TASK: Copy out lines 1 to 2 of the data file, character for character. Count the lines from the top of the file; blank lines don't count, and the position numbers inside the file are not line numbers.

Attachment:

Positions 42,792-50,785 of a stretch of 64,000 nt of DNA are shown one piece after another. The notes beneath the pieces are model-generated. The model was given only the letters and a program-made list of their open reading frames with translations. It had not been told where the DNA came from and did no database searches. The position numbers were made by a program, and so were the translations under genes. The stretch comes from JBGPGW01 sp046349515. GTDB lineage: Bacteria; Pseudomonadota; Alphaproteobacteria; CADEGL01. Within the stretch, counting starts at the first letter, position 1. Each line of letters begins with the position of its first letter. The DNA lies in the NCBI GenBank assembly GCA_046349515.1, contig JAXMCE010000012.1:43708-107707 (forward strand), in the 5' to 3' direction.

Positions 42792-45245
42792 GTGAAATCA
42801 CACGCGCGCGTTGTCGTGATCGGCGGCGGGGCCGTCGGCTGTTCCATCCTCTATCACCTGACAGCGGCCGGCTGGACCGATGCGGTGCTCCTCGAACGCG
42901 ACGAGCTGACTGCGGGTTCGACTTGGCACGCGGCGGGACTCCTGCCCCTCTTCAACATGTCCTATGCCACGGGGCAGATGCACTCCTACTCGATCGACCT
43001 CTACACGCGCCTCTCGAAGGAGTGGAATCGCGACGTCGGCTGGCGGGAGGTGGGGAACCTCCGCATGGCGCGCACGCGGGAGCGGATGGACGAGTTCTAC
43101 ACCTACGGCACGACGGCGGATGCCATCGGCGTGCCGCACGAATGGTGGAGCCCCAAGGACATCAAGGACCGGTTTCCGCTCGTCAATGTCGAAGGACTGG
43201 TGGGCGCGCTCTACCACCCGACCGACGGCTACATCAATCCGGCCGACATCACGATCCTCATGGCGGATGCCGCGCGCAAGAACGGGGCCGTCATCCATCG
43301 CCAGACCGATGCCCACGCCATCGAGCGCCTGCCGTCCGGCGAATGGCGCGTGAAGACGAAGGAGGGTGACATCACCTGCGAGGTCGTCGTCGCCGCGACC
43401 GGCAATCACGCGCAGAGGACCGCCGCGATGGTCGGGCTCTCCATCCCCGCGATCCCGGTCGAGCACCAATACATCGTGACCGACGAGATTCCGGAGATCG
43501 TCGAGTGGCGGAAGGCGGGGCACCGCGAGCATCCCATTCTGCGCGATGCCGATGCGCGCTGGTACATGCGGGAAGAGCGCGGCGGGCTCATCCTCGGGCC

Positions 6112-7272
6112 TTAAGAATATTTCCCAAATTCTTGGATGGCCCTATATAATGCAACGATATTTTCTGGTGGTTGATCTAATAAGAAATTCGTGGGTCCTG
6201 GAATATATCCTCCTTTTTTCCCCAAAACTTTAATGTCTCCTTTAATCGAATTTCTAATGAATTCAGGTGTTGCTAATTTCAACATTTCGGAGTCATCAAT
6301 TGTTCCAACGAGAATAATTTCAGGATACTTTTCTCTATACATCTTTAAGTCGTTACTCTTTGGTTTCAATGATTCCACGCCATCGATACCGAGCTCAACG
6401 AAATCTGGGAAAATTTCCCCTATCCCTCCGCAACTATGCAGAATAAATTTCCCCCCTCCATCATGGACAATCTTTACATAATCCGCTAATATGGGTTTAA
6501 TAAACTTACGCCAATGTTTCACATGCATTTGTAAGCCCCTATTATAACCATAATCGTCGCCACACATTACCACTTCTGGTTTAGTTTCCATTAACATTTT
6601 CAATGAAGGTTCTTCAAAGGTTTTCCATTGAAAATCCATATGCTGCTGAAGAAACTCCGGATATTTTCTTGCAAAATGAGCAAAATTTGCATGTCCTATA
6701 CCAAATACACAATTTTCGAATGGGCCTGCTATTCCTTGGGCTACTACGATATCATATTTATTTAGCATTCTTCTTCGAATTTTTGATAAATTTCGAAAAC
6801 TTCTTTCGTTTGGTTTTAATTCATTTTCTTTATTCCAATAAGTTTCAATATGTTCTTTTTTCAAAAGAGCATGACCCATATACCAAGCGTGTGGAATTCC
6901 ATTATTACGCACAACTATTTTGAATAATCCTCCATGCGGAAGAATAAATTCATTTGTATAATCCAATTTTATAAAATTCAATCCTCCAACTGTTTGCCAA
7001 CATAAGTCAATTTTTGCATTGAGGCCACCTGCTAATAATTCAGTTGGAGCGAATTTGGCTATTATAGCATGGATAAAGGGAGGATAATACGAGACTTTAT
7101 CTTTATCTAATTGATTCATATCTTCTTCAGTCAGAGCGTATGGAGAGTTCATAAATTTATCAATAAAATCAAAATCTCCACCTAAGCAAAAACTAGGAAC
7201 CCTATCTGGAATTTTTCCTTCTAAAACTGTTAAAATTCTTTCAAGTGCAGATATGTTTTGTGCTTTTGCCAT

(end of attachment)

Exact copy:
Positions 42,792-50,785 of a stretch of 64,000 nt of DNA are shown one piece after another. The notes beneath the pieces are model-generated. The model was given only the letters and a program-made list of their open reading frames with translations. It had not been told where the DNA came from and did no database searches. The position numbers were made by a program, and so were the translations under genes. The stretch comes from JBGPGW01 sp046349515. GTDB lineage: Bacteria; Pseudomonadota; Alphaproteobacteria; CADEGL01. Within the stretch, counting starts at the first letter, position 1. Each line of letters begins with the position of its first letter. The DNA lies in the NCBI GenBank assembly GCA_046349515.1, contig JAXMCE010000012.1:43708-107707 (forward strand), in the 5' to 3' direction.

Positions 42792-45245